Even as New Zealand contemplates the end of lockdown, more closures and a major snub continue to rankle publishers, Duncan Greive reports.
The magazine industry, still reeling from the abrupt closure of its biggest publisher, Bauer Media, received two further blows this week after being left out of the media session of the Epidemic Response Committee and seeing three further titles close
It was another deeply troubling week for the industry more broadly, with Herald publisher NZME announcing 200 redundancies and that the majority of its staff were taking a 15% pay cut. Its rival Stuff announced an identical pay cut two days later, meaning all of the major private sector news providers have now had significant pay reductions.
In between those announcements, the Epidemic Response Committee, a collection of MPs meeting via Zoom to stand in for parliament during lockdown, asked a number of executives from various media organisations to appear before it to talk about the impact of Covid-19 and level four on their entities. On the list were four leaders of small digital publishers (including The Spinoff) – but not a single representative of the magazine industry.
“We were surprised and disappointed that we weren’t included,” says Sally Duggan, head of the Magazine Publishers Association (MPA). She says the MPA only discovered the meeting was happening at all a day before it went ahead, and was told that there was not enough time to procure it a slot. The Spinoff has approached the committee for comment on the exclusion.
The snub came less than two weeks after Bauer Media NZ, the publisher of long-standing titles like The Listener and New Zealand Woman’s Weekly, announced its closure, citing the government’s decision not to designate magazines an essential service. While the extent to which this was the key driver of the decision was disputed by prime minister Jacinda Ardern and communications minister Kris Faafoi, those within the industry remain furious it was ever designated non-essential in the first place.
“We still cannot understand why that decision was made, and why magazines were singled out,” says Duggan. “We’re flabbergasted.”
This sentiment is echoed by publishers. “It’s baffling, and particularly frustrating that the government, who is there to regulate and protect New Zealanders, is ignoring the sector,” says James Frankham, publisher of NZ Geographic. After waiting two weeks, late last night he received only what he describes as a “form letter” in response to questions to the minister, and remains deeply puzzled by the fact magazines remain the only product sold in supermarkets that is banned from production.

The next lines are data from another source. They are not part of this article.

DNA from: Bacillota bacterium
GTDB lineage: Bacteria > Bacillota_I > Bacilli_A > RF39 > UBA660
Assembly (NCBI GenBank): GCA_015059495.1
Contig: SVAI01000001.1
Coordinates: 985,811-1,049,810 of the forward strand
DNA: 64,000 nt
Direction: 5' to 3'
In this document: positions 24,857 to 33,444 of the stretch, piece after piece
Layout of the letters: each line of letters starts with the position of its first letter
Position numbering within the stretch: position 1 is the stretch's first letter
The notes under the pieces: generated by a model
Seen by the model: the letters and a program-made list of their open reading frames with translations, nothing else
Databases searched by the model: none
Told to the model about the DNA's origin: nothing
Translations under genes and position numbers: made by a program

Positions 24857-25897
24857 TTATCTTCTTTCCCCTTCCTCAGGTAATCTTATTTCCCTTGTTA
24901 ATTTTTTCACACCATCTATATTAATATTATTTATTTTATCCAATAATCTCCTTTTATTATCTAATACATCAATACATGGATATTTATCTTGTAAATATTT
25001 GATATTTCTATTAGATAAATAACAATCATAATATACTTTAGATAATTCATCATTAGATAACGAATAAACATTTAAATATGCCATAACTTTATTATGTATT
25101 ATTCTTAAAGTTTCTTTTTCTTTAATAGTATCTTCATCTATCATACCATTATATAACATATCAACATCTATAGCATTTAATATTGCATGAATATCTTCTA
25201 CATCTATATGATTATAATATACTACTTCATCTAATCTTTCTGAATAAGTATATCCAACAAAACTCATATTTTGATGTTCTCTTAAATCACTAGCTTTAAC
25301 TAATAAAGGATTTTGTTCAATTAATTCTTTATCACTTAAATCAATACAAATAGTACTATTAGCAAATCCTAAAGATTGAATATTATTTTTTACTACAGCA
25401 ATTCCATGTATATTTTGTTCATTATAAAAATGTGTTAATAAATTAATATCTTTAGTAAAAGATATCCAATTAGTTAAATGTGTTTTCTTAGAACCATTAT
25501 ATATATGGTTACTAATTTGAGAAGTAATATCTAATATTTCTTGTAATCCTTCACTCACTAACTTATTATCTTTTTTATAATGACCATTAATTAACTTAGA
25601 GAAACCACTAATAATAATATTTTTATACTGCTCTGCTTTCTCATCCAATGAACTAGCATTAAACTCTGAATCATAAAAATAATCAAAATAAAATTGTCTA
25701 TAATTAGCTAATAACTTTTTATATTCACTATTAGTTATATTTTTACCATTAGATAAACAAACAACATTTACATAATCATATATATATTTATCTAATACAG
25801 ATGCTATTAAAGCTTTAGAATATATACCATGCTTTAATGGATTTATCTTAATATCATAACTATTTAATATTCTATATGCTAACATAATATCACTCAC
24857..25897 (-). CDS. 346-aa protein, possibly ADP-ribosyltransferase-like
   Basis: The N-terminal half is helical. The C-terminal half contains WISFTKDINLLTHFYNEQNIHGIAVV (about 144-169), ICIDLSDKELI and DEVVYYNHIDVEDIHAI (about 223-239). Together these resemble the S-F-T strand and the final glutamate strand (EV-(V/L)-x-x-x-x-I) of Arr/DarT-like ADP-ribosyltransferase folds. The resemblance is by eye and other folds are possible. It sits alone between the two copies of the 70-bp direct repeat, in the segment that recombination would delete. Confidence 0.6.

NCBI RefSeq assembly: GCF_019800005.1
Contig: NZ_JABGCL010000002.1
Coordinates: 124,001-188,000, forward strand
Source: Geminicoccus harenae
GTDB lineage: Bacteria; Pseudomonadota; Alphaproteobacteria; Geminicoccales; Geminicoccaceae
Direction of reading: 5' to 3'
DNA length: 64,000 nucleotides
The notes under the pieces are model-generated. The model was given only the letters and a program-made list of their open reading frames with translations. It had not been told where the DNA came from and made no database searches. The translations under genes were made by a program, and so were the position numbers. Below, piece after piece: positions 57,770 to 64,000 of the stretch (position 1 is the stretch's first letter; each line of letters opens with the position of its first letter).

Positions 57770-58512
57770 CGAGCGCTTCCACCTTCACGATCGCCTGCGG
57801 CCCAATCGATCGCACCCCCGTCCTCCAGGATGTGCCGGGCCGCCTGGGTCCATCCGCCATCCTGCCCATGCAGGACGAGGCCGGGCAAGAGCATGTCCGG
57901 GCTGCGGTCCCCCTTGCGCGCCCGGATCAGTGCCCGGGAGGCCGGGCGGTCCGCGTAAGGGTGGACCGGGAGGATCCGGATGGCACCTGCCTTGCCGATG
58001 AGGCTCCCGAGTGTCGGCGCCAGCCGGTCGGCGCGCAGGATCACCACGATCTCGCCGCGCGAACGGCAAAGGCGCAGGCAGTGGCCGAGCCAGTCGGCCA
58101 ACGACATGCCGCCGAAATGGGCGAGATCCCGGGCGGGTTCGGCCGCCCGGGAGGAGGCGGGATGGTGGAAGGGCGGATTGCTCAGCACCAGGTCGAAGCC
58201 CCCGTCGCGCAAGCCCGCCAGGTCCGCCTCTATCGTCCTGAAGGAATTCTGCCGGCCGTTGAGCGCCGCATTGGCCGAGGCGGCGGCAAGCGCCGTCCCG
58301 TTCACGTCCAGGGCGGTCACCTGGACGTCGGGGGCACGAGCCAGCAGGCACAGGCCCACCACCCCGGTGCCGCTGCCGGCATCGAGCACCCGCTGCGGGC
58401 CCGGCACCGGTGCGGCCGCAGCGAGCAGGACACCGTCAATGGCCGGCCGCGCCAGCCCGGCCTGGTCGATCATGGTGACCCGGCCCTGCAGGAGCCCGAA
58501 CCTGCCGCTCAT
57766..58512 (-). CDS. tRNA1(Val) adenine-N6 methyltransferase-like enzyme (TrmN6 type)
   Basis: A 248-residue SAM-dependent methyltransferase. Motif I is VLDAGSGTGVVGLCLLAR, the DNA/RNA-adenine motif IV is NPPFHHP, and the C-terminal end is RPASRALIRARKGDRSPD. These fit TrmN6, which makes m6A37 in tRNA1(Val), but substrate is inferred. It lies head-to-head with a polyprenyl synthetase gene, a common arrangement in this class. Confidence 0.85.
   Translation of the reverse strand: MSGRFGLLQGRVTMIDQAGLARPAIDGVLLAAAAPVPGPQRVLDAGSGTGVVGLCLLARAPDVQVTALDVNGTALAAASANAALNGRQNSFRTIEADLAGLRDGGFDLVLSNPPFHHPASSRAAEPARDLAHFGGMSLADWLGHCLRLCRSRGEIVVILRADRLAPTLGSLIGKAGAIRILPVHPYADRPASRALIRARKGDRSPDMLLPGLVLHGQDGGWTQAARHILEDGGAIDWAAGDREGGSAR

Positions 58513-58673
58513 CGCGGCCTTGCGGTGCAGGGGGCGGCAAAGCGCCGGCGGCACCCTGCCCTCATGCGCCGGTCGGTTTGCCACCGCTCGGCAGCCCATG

“We only hope that when the government considers assistance for the media sector, that magazines are considered within that, as we should be,” says Frankham. “The journalism we practise takes weeks or months to create, but is no less valuable to New Zealanders.” This was echoed in a statement from the MPA, which said the industry was troubled by “not being consulted on wider media issues vital to the industry”.
The ban on production has stayed in place despite the industry being adamant it’s able to operate safely, says the MPA’s Duggan, and that every element, from creation to distribution, has been checked to ensure that.
“The large majority of the magazine industry workforce – journalists, advertising salespeople, editors, office workers, designers, management teams, accounts staff, digital and social content providers – are working from home,” she says. “Magazines use a tight and controllable supply-chain network to print and deliver their products: a handful of printers and a single distributor in NZ Post.”
In response to a query from The Spinoff, communications minister Kris Faafoi provided this comment: “Level four is the highest alert level possible and as such calls on all New Zealanders and sectors of the economy to act and operate in the best interests of keeping New Zealanders alive under the serious threat that Covid-19 poses.
“Under the alert level four restrictions, it was considered necessary to limit essential media services to those publications which could provide the most up-to-date critical daily information.”
The redundancies and pay cuts at the major publishers overshadowed the closure of three more magazines. Stuff reported that AGM is shutting Urbis, Houses and Interiors magazines, with publisher Nathan Inkpen attributing it to the gloomy prognosis for media even after lockdown ends. “Globally, many advertisers and brands are hunkering down, retreating and pulling their media spend, wherever they can,” Inkpen said. “This has meant that we’ve had to make decisions that a month ago would seem unthinkable, but now seem the only logical way forward.”
When asked whether other publishers were also assessing their stables, Duggan said, “I think everybody’s doing the sums.” Despite that, she said she was struck by the mood in a webinar the MPA held during the week. She says there remains a long tail of smaller publishers, along with a number of mass-reach titles, and that there was strong belief that many of the Bauer titles would emerge from the sale process with new, more committed owners.
“There’s a lot of a passion and a lot of determination there,” says Duggan. “But there is no doubt people are hurting.”